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RFC 9497: Oblivious Pseudorandom Functions (OPRFs) Using Prime-Order Groups

Alex Davidson, Armando Faz-Hernandez, Nick Sullivan, Christopher A. Wood
Internet Research Task Force (IRTF). 2023.
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An Oblivious Pseudorandom Function (OPRF) is a two-party protocol between a client and a server for computing the output of a Pseudorandom Function (PRF). The server provides the PRF private key, and the client provides the PRF input. At the end of the protocol, the client learns the PRF output without learning anything about the PRF private key, and the server learns neither the PRF input nor output.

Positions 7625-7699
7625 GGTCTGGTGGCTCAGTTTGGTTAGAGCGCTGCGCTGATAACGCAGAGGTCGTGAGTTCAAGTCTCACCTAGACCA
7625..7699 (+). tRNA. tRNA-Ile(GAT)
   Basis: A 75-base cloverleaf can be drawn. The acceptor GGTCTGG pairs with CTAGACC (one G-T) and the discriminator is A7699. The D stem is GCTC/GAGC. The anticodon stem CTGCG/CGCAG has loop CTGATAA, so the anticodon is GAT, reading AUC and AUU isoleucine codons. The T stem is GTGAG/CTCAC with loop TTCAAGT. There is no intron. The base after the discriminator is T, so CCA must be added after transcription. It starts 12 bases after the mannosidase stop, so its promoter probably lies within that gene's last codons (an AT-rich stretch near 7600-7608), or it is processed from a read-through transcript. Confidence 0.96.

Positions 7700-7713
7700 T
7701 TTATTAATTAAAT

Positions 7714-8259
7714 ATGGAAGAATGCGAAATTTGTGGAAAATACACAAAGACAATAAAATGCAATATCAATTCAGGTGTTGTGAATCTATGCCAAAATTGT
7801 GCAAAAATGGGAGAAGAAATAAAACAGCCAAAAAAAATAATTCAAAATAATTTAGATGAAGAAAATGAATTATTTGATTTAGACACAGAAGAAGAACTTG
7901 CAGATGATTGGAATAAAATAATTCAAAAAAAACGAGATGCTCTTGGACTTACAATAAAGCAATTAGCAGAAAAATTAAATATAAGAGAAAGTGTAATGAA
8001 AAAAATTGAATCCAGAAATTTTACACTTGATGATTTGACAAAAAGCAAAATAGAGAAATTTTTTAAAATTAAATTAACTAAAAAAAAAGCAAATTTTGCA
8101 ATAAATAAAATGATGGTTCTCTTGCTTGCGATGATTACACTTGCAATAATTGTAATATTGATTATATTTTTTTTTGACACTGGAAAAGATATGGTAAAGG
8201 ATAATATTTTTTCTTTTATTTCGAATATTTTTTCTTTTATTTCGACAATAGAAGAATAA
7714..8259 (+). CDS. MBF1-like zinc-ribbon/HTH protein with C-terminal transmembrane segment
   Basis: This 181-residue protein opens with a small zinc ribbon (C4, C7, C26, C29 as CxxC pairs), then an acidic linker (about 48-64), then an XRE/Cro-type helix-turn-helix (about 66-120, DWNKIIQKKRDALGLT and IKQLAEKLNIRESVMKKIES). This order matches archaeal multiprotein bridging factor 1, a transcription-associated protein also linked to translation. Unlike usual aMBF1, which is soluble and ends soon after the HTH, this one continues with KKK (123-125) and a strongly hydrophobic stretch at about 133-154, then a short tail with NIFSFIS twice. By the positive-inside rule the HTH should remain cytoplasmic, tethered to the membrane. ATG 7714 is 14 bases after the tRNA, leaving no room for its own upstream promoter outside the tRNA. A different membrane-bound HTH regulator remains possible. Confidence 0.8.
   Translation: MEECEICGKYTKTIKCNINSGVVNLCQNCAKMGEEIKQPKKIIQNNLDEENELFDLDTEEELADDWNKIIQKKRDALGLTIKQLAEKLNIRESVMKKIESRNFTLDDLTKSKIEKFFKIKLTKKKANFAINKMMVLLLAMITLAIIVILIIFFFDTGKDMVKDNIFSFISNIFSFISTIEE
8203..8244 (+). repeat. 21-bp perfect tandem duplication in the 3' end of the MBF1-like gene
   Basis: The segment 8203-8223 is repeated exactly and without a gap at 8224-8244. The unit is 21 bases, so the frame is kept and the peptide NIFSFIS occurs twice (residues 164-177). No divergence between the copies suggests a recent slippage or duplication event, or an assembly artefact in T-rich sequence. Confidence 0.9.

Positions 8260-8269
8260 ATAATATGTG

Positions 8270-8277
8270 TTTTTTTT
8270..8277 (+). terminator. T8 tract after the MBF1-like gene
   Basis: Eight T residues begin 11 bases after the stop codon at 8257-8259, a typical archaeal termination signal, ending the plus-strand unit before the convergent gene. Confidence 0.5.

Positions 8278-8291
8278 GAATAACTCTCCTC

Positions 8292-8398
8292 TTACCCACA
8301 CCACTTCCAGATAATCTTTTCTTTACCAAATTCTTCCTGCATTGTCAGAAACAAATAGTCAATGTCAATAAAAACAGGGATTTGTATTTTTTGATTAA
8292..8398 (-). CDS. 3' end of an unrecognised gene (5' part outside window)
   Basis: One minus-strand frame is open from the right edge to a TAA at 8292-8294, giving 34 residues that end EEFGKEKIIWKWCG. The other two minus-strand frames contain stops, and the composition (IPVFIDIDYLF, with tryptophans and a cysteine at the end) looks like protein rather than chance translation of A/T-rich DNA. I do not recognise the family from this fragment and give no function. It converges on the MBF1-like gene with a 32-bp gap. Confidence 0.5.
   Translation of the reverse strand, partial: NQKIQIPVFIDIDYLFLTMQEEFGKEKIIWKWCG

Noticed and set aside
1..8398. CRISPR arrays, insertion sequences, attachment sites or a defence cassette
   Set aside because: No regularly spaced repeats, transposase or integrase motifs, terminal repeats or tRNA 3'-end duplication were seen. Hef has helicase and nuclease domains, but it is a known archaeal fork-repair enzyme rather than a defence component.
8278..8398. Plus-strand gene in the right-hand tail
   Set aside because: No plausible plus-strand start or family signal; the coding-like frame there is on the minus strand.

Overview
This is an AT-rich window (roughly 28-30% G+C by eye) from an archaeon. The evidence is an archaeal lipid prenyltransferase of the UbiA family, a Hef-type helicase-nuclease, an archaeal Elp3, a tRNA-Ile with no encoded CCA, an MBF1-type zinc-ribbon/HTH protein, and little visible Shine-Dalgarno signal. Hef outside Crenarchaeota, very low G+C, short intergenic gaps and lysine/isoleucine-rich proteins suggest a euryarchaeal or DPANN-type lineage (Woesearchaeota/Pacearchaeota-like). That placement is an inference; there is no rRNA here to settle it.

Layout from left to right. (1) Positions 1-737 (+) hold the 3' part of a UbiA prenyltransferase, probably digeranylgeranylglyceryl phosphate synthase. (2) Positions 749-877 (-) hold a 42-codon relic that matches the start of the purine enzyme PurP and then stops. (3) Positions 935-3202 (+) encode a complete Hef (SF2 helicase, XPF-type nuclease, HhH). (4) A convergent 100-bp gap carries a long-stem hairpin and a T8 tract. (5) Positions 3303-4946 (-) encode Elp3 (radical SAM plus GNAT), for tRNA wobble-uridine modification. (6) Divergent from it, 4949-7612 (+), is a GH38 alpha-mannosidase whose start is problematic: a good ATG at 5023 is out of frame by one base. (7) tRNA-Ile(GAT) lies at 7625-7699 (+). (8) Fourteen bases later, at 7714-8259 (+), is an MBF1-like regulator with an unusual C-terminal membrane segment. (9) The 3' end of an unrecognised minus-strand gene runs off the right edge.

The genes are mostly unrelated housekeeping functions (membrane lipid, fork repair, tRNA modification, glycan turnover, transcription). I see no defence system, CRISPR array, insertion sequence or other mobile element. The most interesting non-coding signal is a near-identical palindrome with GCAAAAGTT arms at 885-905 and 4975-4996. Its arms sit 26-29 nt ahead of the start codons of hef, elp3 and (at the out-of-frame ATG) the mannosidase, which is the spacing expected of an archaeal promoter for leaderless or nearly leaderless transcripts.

An OPRF can also satisfy a notion of 'verifiability', called a VOPRF. A VOPRF ensures clients can verify that the server used a specific private key during the execution of the protocol.

A VOPRF can also be partially oblivious, called a POPRF. A POPRF allows clients and servers to provide public input to the PRF computation.

This document specifies an OPRF, VOPRF, and POPRF instantiated within standard prime-order groups, including elliptic curves.

This document is a product of the Crypto Forum Research Group (CFRG) in the IRTF.

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